25. Blogger Erin | 12:56 AM |  

    From Holly's comment: I read a post recently (it may have been one of yours), that said nurses get kickbacks for saying "this formula is the best".

    This is absolutely false. The formula companies will give us, at most, a few breakfast pastries while they "inservice" us on their newer formulas and drugs (that's right - the formula companies are all pharmaceutical companies!). But never anything that could be considered a "kickback". The hospitals we work for have ethical codes and regulations in place to keep drug companies from bribbing us and our docs into using their products. And then there's our personal integrity. A stale cheese danish or a new pen isn't going to get me or most of the nurses I've worked with to recommend Similac over Enfamil, or formula feeding over breastfeeding.

    The samples and bags aren't gifts. They are a marketing tool, and they aren't aimed at the nurses and the doctors - their aimed at the new parents.

  26. Blogger Erin | 1:44 AM |  

    Once again, I feel I need to come to the defense of the women of my profession.

    First of all, breastfeeding is taught in nursing school. So is care of the woman in labor, the geriatric diabetic, the burn victim, the post-op bypass patient, how to screen a two year old for developmental delays, the pathophysiology of septic shock, and how care for a dead body.

    My point is, we don't have the time to learn all the nuances of a breastfeeding family. That comes with experience on the mother/baby unit. And just because we're nurses doesn't make us lactation consultants. That requires extra experience and education.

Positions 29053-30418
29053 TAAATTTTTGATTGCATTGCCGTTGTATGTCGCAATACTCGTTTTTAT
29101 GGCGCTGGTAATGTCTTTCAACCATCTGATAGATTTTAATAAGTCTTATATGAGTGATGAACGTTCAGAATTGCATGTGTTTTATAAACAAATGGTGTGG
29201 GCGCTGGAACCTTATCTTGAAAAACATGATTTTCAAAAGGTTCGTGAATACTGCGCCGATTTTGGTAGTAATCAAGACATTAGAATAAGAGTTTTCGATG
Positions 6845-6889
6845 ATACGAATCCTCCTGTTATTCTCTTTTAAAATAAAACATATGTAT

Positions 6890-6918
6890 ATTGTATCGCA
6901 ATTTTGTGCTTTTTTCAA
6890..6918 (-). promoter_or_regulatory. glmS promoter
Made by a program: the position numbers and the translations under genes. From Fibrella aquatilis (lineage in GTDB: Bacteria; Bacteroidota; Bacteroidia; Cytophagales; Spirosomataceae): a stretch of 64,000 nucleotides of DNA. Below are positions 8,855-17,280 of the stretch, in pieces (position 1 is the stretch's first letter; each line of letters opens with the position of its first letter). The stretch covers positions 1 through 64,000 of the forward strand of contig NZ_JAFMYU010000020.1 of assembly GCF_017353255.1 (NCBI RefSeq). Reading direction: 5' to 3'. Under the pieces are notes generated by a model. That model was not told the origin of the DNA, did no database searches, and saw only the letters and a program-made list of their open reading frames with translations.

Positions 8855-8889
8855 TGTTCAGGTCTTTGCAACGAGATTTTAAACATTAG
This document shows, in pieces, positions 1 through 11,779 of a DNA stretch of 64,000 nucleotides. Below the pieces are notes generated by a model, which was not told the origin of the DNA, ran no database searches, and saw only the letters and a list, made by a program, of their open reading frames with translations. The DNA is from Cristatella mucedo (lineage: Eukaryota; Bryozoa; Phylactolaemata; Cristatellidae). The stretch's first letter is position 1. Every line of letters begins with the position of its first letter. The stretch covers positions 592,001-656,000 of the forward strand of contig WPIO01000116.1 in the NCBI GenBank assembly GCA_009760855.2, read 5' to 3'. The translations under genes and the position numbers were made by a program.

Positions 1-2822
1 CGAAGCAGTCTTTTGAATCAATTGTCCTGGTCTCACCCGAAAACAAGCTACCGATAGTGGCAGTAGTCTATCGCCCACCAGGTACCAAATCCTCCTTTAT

I am really really sorry that we are getting such a negative representation. I'm not offended - just frustrated and sad. I care deeply about breastfeeding. All the nurses I've worked with - I've been a nurse for ten years and have worked for three different institutions - understand that breastfeeding is the gold standard. As for the "older nurses/formula is best" comment, everything I learned about breastfeeding my own children and helping moms to do the same, I learned from nurses with 20+ years of experience in mother/baby nursing. No matter their age, even if they don't care as much about breastfeeding, even if they didn't breastfeed their own children, no competent nurse will tell you formula is best. Melissa will learn, when she graduates, becomes licensed, and starts to practice, that the "older" nurses are have the wisdom and experience one cannot learn in school.

    I know that this isn't what Jen's post started out as, but I see time and again on blogs and forums where people make nurses out to be the enemy. We're not. I promise you, with all my heart, we're not. Nursing is hard, dirty work. You have to be smart and think on your feet, literally. We're good people, and we love what we do. Unfortunately, we are also products of this American culture, which does not breastfeed, which shrugs off epidurals and c-sections as routine, which likes quick and easy solutions to any problem, not just an infant who won't nurse. We really care about you and your baby, and we want what's best for you both. Things have to change in our attitudes towards childbearing and breastfeeding as a culture for it to change one-on-one.